Pulse #24 - Pause for reflection: Nigeria on a knife edge, a reminder Africa’s economic success is rooted in good policy and governance
The Data Room
After Nigeria was in the news last week for an economic success story with the acquisition of fintech startup Paystack, this week reminded us that business means nothing without good policy and governance. A 2016 Nigerian National Bureau of Statistics report showed that on average, Nigerians paid six bribes per year, amounting to $4.6bn in purchasing power parity terms (at the time); and that of all adult Nigerians who had direct contact with a police officer in the 12 months prior to the survey, 46% paid that officer at least one bribe. Nigeria’s police force was also ranked the worst of 127 countries in the 2016 World Internal Security and Police Index.
Numbers in the Spotlight
($53.6mn) is how much Uganda plans to spend towards the construction of three roads in DRC, in an attempt to build relations
of COVID-19 confirmed in Africa (as of last week)
(1.3mn) who were previously unbanked have reportedly been given bank accounts in Ethiopia in the last month, following its demonetisation process
100,000 women and children
in Zambia have allegedly suffered lead poisoning as a result of pollution caused by Anglo America, according to a new class action lawsuit
of China’s chrome ore imports (a key ingredient in stainless steel) was supplied by South Africa last year
56 protestors (at least)
were killed by armed forces during a peaceful #EndSARS protest, at the Lekki toll gate, in Nigeria
Effective internal and regional security, and foreign policy
The cosmopolitan, urban, young origins of the #EndSARS protests and its spread to wider society, with other African nations expressing similar disillusion with authorities and government, bears hallmarks of the ‘Arab Spring’. As Nigeria and Africa consider how to move forward, this is perhaps a time for pause and reflection on how hope that the 2011 uprising across North Africa & Middle East would deliver political reform and social justice, resulted in millions killed, displaced or in need of humanitarian assistance. Well considered and deliberate decision-making is needed for a better Nigeria.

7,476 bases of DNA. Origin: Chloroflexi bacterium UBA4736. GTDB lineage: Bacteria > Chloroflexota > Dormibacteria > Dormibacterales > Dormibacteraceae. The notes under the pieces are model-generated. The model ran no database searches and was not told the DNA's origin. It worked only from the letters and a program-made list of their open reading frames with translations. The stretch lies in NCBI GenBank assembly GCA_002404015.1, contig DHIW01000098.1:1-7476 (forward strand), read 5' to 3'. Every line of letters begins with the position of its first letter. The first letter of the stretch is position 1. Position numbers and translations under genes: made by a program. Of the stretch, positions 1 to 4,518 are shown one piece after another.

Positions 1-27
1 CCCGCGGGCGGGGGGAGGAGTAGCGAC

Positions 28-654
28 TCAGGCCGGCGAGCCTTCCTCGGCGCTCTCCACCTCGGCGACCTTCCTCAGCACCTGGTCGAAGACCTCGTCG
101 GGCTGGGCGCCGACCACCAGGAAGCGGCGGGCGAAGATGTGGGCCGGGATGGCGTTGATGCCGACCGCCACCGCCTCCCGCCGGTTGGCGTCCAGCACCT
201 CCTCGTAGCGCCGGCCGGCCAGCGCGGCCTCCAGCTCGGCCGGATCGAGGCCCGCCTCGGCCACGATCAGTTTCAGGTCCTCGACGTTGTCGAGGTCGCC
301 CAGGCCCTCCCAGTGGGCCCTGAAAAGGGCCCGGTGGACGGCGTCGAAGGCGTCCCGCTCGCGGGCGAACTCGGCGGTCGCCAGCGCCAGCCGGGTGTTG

Cameroon has been forced to suspend a phone tax that would have seen device owners pay a 33% levy on the phones or tablets they purchase from October 2020 as import duties, following widespread outrage online. SSA’s mobile phone industry accounted for 9% of GDP in 2019 - making it a prime target for cash-strapped governments. As mobile phone and internet penetration rates continue to increase, expected to reach 50% and 39% respectively by 2025, the sector is likely to be an increasingly attractive tax source. However, with internet connectivity largely achieved via mobile phone in Africa, continued attempts to raise taxes from mobile use will likely be viewed as an attack on digital rights, and lead to increased push back. #EndPhoneTax
Ethiopia has seen a 1.3mn increase in the number of banked adults in just 1 month, following its demonetisation process (where it introduced a new currency, forcing those holding cash to use banks to swap old notes for new). This is one of many reforms Ethiopia has taken recently to boost cashless payments, leading to a 31% increase in the number of accounts to 51mn over the past year alone. Other measures include preparing to open up banking to local phone companies by allowing locally-owned non-financial institutions to offer mobile money services. With South Sudan now contemplating following in Ethiopia and Kenya’s footsteps, we could see increased financial inclusion across the Horn of Africa.
South Africa has proposed an export tax on chrome ore - hoping to incentivise producers to transform the raw material into ferrochrome inside the country. Roughly half of its chrome ore is exported for smelting into ferrochrome, which is then processed into stainless steel. South Africa is the world leader in chrome production (>40% of global production), and last year supplied 83% of China’s chrome imports. Its neighbour, Zimbabwe, was forced to lift a similar ban in 2015, as stockpiles grew due to lack of smelting capacity, high production costs and power shortages. Given South Africa’s unreliable electricity supply, the Government will also need to tackle energy efficiency to make this a success.
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